In comes the ondes Martenot, an electronic instrument similar to, and often mistaken for, a theremin; the very suggestion of theremin on film calls up sci-fi fare like The Day the Earth Stood Still or Forbidden Planet (which also, ironically, didn't actually employ a theremin). The distinctive sound is inextricably linked with the eerie, as sure a signifier as drumbeat marches for war movies, and as such our mood is established before the movie's even begun.

For the first shot, Bernstein concocts a shimmering mix of off-kilter tones, suggesting pressure building, something bubbling below the surface. The burst of pigeons provides a flutter of pseudo-percussion, and when the camera settles on the lion statue, Bernstein deploys five ominous notes—the first statement of his 'evil' theme.

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Establishing themes early is important, as Bernstein will be making extensive use of leitmotif. The leitmotif technique ties distinct and recurring themes to central characters or ideas, then repeats and transforms those themes to tell the story. The classic examples include Richard Wagner's opera cycle Der Ring des Nibelungen, Sergei Prokoviev's symphony Peter and the Wolf, Erich Wolfgang Korngold's groundbreaking compositions for The Adventures of Robin Hood and John Williams's epic Star Wars score. Today, we hear it primarily in 'genre' cinema, such as Howard Shore's The Lord of the Rings, tying tunes and instruments to dwarves and hobbits, each rooted in the ancient cultures of Tolkien's world and our own. Or the Harry Potter scores, their themes expanding, complicating and adapting with the story—not to mention revolving directors and even composers. Or any number of superhero scores, tooting the franchise fanfares as their heroes streak across the screen.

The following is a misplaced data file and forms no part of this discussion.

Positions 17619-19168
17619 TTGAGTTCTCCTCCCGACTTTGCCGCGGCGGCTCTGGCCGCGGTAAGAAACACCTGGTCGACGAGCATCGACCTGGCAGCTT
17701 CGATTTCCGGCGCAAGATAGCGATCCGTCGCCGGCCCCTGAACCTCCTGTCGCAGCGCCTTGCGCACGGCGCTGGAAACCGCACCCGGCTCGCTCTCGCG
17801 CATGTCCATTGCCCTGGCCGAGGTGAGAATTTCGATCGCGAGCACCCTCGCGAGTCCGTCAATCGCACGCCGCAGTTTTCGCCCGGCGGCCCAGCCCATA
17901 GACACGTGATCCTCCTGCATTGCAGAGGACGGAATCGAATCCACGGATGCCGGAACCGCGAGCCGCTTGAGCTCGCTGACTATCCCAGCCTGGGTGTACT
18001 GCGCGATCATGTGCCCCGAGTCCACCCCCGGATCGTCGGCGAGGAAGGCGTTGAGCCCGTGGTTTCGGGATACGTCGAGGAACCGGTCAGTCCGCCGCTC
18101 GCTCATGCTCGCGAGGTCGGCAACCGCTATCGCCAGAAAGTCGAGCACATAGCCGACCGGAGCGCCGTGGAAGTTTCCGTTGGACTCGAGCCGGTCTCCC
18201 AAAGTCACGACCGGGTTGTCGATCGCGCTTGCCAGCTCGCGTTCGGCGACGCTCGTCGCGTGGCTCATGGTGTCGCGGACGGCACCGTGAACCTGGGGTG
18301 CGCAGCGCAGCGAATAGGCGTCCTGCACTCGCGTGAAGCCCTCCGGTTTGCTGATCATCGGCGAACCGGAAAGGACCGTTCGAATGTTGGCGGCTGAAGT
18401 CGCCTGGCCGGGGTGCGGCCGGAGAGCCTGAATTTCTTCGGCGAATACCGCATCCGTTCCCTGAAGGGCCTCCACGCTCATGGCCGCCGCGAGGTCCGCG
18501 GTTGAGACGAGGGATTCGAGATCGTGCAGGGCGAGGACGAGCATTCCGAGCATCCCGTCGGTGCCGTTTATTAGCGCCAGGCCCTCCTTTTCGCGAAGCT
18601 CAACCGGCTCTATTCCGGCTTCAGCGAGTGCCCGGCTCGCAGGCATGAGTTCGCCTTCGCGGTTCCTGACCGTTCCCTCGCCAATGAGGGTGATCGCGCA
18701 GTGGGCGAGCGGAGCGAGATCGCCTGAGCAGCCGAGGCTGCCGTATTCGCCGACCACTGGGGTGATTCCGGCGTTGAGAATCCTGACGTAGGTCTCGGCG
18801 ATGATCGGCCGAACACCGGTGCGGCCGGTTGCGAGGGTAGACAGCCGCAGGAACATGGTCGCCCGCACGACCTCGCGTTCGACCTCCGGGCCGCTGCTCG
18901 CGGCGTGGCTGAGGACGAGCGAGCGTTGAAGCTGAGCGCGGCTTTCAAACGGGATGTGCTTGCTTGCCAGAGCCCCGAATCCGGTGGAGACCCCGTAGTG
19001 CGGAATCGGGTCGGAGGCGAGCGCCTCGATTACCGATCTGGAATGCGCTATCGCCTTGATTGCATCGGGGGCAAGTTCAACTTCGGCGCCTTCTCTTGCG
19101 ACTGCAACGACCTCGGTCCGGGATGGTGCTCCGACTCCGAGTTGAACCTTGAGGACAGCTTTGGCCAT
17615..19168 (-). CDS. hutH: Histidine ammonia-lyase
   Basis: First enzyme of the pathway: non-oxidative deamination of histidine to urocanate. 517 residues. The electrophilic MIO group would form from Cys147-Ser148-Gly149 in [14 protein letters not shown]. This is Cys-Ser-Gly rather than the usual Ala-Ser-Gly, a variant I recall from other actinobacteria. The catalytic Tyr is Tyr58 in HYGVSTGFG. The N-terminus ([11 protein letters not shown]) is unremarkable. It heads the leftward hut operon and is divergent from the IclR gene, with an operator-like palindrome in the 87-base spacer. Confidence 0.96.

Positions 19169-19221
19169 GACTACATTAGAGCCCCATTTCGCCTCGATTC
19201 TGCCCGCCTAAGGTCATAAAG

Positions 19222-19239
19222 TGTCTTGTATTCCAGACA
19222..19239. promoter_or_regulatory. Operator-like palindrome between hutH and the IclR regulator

Bernstein was a confirmed fan of leitmotif, particularly for his big-budget work—The Great Escape, for instance, assigned themes to individual prisoners, while The Magnificent Seven used motifs to track the ups and downs of the galloping cowboys and the conniving Calvera. Given the sorts of films the technique turns up in, Bernstein's use of leitmotifs doesn't just help Ghostbusters tell its story—it imparts the scale of the story being told.

The music for the library interior treats us to a fantastic, genre-movie feeling; indeed, Bernstein would later provide a similar score for the early moments of the sci-fi thriller Slipstream.

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Doesn't this sound familiar? — buy the soundtrack

Inside the library, the orchestra provides airy, high-pitched dread. Alice's walk downstairs is more or less mickey-moused, her steps in time with the music. The effect is quietly comic; more overt is the woeful ondes Martenot for the floating books, reinforcing spookiness as it softly references the tune played upstairs. We'll call this motif the 'haunting' theme.

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By the third minute the score's already using motifs to create new meanings. After the catalog cards spew and Alice bolts, the music restates its themes, exchanging ethereal imbalance for a new urgency. A string ostinato drives Alice forward. Danger is imminent.

Then she screams. The orchestra offers no resolution; even the uncut edition of Bernstein's score shows nothing beyond a minor-key crash. It's a precarious musical position, leaving us stranded.

Until another piece of music steps in to save the day.

"Pick Up Your Phone and Call the Professionals"

You can't talk about Ghostbusters without "Ghostbusters". The aural equivalent of the iconic no-ghosts logo, the Ray Parker, Jr. single didn't just sell the movie, it practically was the movie. Famous songs from films were nothing new, but few had the audacity to chant the name of the flick—or, better yet, get the audience to chant it.

The song would top the Billboard charts for three weeks and land an Oscar nomination. A promotional video, directed by Reitman, would establish the now-inescapable trend of movie clips in music videos. (1983's Flashdance got there first, with its famous dance sequences easily adaptable to the MTV format; Ghostbusters applied this idea to a film not built around music, and the world quickly followed.)